Fire occurs during combustion (a chemical reaction between substances, usually including oxygen) and is typically observed as a hot bright shifting body of gas, or as the emission of light by a heated object or body.
A combustion reaction is rapid as energy is generated at a faster rate than the rate of energy loss to the surroundings; this causes the temperature of the reactants to increase and the reaction to accelerate.
Light emission from a flame is the result of the presence of excited particles and, usually, of charged atoms and molecules and of electrons. A flame is said to be self-propagating through space. The flame propagation may be explained by heat conduction and diffusion. In heat conduction, heat flows from the flame front (the area in a flame in where combustion occurs) to the inner cone, where the unburned mixture of fuel and air is located. When the unburned mixture is heated to its ignition temperature, it combusts in the flame front, and heat from that reaction again flows to the inner cone, creating a self-propagating cycle. In diffusion, a similar cycle begins when reactive molecules produced in the flame front diffuse into the inner cone and ignite the mixture. A mixture can support a flame within a certain range of fuel gas concentration. The range boundaries are called the lower and upper limits of flammability. Mixtures of natural gas and air, for example, will not propagate flame if the proportion of gas is less than about 4 percent or more than about 15 percent. At low concentration, though there maybe localized ignition there is insufficient energy provided to heat nearby gas layers to ignition temperature. As the partial pressure of the fuel gas increases the energy increases to a point that may ignite nearby fuel gas and propagate the flame. With increasing fuel gas partial pressure the heat capacity of the gas/air mixture increases, and hence the flame temperature decreases, as the fuel gas typically has a higher heat capacity than air. By increasing the fuel gas concentration beyond the upper limit of flammability the cooler flame cannot ignite nearby gas, and the flame ceases to be self-propagating.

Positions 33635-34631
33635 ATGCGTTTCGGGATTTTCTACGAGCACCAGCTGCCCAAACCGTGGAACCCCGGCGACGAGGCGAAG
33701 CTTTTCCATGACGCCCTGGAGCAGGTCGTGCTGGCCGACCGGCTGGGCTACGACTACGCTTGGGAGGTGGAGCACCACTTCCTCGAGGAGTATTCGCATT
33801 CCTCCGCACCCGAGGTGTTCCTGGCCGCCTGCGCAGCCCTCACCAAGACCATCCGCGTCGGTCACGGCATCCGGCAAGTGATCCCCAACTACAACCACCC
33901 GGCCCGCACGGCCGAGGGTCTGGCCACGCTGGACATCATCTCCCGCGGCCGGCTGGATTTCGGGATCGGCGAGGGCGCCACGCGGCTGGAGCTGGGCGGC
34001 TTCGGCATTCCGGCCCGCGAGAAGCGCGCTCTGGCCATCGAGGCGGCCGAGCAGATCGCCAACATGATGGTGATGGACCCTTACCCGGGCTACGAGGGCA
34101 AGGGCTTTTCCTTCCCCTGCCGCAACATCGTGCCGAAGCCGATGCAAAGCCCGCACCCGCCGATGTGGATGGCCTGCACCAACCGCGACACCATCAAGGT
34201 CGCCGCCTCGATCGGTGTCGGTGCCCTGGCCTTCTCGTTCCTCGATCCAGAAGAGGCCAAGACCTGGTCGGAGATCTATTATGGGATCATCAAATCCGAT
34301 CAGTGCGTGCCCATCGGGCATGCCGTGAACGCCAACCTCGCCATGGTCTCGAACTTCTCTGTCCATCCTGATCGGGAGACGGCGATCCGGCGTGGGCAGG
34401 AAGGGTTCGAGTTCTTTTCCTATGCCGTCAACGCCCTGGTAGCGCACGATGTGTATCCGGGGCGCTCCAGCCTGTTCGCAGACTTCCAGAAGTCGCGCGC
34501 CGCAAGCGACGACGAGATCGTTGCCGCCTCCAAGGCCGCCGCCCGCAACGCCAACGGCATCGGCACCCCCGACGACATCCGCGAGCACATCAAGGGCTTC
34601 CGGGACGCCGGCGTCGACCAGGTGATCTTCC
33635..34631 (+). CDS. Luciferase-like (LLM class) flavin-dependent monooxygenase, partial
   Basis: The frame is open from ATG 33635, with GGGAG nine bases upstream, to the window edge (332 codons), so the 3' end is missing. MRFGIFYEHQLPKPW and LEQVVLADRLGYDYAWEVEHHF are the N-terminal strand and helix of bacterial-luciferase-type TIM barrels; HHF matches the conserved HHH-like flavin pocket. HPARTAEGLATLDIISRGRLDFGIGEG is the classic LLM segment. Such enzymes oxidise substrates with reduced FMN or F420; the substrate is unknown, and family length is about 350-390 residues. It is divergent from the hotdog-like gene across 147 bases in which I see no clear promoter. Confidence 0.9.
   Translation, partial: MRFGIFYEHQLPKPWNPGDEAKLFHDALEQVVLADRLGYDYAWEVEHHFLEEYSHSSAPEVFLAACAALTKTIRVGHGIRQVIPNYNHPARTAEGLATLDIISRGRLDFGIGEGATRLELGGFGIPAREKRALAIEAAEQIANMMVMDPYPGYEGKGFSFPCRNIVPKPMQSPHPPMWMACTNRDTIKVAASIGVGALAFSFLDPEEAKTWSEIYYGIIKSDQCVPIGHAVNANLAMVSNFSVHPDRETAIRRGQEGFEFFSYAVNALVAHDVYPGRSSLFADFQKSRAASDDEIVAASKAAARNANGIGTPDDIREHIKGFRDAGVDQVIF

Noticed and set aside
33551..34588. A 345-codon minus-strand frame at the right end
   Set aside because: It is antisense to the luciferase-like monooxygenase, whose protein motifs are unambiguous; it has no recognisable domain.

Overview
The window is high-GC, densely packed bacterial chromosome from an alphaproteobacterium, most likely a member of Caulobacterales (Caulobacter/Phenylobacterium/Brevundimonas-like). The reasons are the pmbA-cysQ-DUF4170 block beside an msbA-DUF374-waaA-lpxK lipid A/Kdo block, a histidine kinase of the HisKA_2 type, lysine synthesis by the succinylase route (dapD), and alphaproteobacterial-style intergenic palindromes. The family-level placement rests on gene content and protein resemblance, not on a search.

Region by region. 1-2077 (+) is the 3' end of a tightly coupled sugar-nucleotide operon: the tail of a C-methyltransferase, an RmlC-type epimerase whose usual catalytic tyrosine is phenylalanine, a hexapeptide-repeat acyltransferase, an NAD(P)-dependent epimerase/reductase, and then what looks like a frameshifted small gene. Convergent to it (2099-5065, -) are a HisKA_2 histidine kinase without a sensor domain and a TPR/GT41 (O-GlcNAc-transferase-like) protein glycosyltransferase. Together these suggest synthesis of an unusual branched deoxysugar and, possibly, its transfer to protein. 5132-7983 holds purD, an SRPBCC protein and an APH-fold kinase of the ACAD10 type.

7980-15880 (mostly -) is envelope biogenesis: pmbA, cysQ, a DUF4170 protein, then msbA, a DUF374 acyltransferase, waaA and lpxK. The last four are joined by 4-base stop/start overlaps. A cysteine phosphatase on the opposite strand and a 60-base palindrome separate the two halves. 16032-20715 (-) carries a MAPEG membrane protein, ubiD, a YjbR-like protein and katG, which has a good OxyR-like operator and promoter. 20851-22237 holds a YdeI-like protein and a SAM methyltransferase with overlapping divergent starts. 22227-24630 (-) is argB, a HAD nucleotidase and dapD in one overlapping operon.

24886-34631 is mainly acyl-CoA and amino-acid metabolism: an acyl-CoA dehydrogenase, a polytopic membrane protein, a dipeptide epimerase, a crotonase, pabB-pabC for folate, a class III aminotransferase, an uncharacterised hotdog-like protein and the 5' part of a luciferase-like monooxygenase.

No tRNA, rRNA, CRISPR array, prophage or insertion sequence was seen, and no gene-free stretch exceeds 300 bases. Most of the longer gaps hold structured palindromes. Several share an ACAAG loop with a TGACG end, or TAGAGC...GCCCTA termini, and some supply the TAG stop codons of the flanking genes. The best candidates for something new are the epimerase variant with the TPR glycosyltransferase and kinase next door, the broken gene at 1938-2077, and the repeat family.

There are two main classifications for flame. A premixed flame is a type where fuel and air mix prior to burning. A diffusion flame occurs where air diffuses into the fuel within the flame. A candle is a diffusion flame, whereas a Bunsen burner has a premixed flame.
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